Let’s get statistical: Playing the NBA Draft Lottery

The NBA Draft Lottery is the ping-pong-ball-centered game the league plays with the four worst teams from the previous season to determine the order of selections for the next player draft. It’s basically beruit/beer pong with millions of dollars instead of Keystone Light, and, like timid lightweights, the winner doesn’t want to stay on the table for the next round.

The positions are selected in descending order, and the number of balls a team has in the hopper is inversely proportioned to how well the team finished the prior season. The ostensible idea is to give the last-place team the best shot of getting the first overall pick (i.e., the best chance at improving its lot in the future). Why not just award the worst team the first pick as a rule? I suppose the idea is to avoid the sort of tanking that allegedly is a problem in the NFL, where such a rule is in effect. Injecting an element of chance means it’s harder to game the system in a way that’s detrimental to the game– losing on purpose– although it can’t fully do away with the incentive to lose so long as it maintains its rehabilitative goal.

This year, the Charlotte Bobcats had the worst season in NBA history. The New Orleans Hornets, recently late of league ownership, merely had the fourth worst of the 2011-2012 season. This year’s draft lottery thus was arranged with the stated goal of giving the Bobcats the best shot at the first pick and the Hornets the worst.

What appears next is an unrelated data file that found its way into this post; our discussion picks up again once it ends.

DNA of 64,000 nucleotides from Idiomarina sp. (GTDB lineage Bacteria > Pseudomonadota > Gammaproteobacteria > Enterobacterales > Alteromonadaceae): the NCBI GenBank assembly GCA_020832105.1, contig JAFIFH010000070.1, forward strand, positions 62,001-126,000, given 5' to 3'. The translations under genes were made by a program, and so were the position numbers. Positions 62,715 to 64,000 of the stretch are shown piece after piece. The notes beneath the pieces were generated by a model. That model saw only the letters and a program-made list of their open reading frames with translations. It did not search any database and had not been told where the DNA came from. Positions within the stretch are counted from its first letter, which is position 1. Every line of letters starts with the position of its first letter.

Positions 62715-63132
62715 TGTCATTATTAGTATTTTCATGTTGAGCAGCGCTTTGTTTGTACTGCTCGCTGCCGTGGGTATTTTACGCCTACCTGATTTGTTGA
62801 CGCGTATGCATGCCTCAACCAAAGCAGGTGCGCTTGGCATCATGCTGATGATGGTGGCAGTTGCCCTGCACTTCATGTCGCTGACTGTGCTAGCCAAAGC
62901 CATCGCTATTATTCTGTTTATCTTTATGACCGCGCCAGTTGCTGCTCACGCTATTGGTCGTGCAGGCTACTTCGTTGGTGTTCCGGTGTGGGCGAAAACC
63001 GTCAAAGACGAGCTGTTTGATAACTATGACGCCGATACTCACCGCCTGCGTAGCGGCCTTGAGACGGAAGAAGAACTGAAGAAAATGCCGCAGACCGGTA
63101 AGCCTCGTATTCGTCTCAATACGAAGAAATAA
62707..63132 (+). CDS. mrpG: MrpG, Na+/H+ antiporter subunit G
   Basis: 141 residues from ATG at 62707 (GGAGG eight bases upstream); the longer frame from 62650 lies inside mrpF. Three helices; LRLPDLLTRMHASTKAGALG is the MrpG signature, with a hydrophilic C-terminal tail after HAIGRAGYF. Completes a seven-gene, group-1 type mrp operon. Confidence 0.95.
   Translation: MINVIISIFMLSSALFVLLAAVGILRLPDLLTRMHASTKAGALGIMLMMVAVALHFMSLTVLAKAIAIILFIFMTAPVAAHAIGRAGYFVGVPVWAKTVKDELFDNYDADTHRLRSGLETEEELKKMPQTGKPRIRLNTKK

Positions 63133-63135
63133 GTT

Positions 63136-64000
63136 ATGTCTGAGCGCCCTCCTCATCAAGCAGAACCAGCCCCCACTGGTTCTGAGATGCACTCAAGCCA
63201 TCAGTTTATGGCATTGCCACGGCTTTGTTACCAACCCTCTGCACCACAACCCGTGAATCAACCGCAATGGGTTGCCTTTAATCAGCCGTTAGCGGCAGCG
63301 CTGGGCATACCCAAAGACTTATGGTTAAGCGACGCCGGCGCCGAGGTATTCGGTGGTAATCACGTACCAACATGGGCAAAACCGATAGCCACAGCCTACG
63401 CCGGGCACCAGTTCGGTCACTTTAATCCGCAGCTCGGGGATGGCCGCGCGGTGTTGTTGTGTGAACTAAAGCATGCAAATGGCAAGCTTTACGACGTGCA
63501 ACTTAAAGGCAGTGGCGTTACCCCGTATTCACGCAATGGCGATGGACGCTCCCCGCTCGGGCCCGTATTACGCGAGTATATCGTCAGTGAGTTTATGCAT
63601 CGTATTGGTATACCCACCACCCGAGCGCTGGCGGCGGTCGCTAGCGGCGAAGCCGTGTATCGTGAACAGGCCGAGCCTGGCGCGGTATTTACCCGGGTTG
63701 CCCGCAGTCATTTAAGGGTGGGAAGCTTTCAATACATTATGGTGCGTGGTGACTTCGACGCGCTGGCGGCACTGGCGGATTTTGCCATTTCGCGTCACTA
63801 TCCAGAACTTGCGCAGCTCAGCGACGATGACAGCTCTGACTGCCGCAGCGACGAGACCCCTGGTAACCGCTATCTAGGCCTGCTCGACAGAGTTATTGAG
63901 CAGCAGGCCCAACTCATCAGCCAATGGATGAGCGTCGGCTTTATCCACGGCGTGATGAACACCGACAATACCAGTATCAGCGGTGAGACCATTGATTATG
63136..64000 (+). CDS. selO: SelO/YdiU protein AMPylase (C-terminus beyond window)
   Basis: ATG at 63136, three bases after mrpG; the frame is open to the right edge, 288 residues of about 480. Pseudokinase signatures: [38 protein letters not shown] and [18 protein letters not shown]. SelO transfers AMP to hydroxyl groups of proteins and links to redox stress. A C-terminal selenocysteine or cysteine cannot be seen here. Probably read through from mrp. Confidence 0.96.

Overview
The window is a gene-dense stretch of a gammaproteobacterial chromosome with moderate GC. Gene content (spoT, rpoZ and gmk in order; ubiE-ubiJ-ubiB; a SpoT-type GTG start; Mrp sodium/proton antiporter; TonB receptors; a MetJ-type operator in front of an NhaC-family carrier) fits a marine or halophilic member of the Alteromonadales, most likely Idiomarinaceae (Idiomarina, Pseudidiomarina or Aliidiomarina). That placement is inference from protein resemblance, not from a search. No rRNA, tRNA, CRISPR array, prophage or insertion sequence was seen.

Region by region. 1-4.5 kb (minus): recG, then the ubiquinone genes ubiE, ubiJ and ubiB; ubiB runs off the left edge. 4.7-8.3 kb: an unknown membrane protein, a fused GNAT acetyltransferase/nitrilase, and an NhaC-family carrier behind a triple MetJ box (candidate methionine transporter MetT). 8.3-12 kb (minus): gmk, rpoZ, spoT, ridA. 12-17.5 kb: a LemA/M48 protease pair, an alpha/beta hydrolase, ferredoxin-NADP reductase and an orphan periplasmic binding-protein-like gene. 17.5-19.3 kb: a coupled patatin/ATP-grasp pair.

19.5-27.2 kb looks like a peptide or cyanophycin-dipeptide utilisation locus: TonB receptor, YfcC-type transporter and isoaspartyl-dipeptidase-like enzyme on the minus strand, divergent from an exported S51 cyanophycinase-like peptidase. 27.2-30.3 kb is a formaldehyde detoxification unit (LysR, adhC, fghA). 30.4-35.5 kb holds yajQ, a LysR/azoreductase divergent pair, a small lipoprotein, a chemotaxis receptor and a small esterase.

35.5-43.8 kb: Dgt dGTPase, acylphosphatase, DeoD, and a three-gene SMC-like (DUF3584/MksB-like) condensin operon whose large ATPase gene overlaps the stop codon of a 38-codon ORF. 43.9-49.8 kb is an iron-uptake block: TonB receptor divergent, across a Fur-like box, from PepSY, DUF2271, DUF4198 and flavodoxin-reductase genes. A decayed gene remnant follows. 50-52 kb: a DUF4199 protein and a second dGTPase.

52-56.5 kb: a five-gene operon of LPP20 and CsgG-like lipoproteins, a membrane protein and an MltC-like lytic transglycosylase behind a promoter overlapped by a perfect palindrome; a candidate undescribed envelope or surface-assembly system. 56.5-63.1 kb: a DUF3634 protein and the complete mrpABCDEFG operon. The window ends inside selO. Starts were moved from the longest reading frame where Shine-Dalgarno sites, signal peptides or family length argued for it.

Of course, once everyone saw that the Hornets would be in the mix for this year’s draft lottery, the conspiracy theorists, folk singers of my literary heart, rolled out their obvious prediction: the league was going to rig the lottery so that the Hornets got the top pick. Keep reading…

C-3P-No: Chris Paul, David Stern, the fourth wall, and McCulloch v. Maryland

In a matter of hours last night, the following events occurred, in sequence, beginning around 8:00 Eastern:

  1. The Hornets, Rockets, and Lakers agree to a trade that would send Chris Paul (aka CP3) to Los Angeles, Lamar Odom, Louis Scola, Kevin Martin, and Goran Dragic to New Orleans, and Pau Gasol to Houston. Or something like that.
  2. The NBA and the re-formed players’ association finalize the new collective bargaining agreement, officially ending the lockout.
  3. David Stern, on behalf of the league, nullified the trade for “basketball reasons.”

In trying to understand what happened here, citing “basketball reasons” is pretty unhelpful. I suppose it’s preferable to “bocce ball reasons,” but still. Stern ostensibly was acting on behalf of small-market owners, including Cleveland’s Dan Gilbert, who objected to the deal. What he won’t tell you in this conversation, but everyone else knows, is that the league owns the Hornets. Keep reading…